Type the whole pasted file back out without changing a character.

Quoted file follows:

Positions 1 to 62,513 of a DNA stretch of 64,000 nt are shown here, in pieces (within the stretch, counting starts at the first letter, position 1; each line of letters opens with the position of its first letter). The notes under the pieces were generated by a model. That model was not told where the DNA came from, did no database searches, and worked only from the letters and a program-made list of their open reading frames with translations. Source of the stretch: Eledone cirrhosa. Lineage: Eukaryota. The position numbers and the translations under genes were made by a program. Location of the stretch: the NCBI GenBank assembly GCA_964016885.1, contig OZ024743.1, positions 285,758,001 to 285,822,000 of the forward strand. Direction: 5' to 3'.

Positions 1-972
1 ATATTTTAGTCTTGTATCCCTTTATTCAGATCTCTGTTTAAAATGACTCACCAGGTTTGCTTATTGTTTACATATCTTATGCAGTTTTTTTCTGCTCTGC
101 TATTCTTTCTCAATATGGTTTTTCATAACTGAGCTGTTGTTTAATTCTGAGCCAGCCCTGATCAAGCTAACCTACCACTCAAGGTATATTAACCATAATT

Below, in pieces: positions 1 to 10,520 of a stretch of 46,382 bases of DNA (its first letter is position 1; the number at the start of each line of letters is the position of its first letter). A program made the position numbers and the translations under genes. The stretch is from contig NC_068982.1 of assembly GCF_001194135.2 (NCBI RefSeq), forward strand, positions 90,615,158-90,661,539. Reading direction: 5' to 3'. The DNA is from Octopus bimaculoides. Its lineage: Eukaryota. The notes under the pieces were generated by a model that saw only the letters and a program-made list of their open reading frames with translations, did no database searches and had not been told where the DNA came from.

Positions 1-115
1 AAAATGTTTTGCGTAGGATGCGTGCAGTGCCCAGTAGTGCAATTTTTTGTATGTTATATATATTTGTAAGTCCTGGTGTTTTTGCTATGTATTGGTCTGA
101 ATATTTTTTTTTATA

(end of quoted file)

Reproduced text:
Positions 1 to 62,513 of a DNA stretch of 64,000 nt are shown here, in pieces (within the stretch, counting starts at the first letter, position 1; each line of letters opens with the position of its first letter). The notes under the pieces were generated by a model. That model was not told where the DNA came from, did no database searches, and worked only from the letters and a program-made list of their open reading frames with translations. Source of the stretch: Eledone cirrhosa. Lineage: Eukaryota. The position numbers and the translations under genes were made by a program. Location of the stretch: the NCBI GenBank assembly GCA_964016885.1, contig OZ024743.1, positions 285,758,001 to 285,822,000 of the forward strand. Direction: 5' to 3'.

Positions 1-972
1 ATATTTTAGTCTTGTATCCCTTTATTCAGATCTCTGTTTAAAATGACTCACCAGGTTTGCTTATTGTTTACATATCTTATGCAGTTTTTTTCTGCTCTGC
101 TATTCTTTCTCAATATGGTTTTTCATAACTGAGCTGTTGTTTAATTCTGAGCCAGCCCTGATCAAGCTAACCTACCACTCAAGGTATATTAACCATAATT

Below, in pieces: positions 1 to 10,520 of a stretch of 46,382 bases of DNA (its first letter is position 1; the number at the start of each line of letters is the position of its first letter). A program made the position numbers and the translations under genes. The stretch is from contig NC_068982.1 of assembly GCF_001194135.2 (NCBI RefSeq), forward strand, positions 90,615,158-90,661,539. Reading direction: 5' to 3'. The DNA is from Octopus bimaculoides. Its lineage: Eukaryota. The notes under the pieces were generated by a model that saw only the letters and a program-made list of their open reading frames with translations, did no database searches and had not been told where the DNA came from.

Positions 1-115
1 AAAATGTTTTGCGTAGGATGCGTGCAGTGCCCAGTAGTGCAATTTTTTGTATGTTATATATATTTGTAAGTCCTGGTGTTTTTGCTATGTATTGGTCTGA
101 ATATTTTTTTTTATA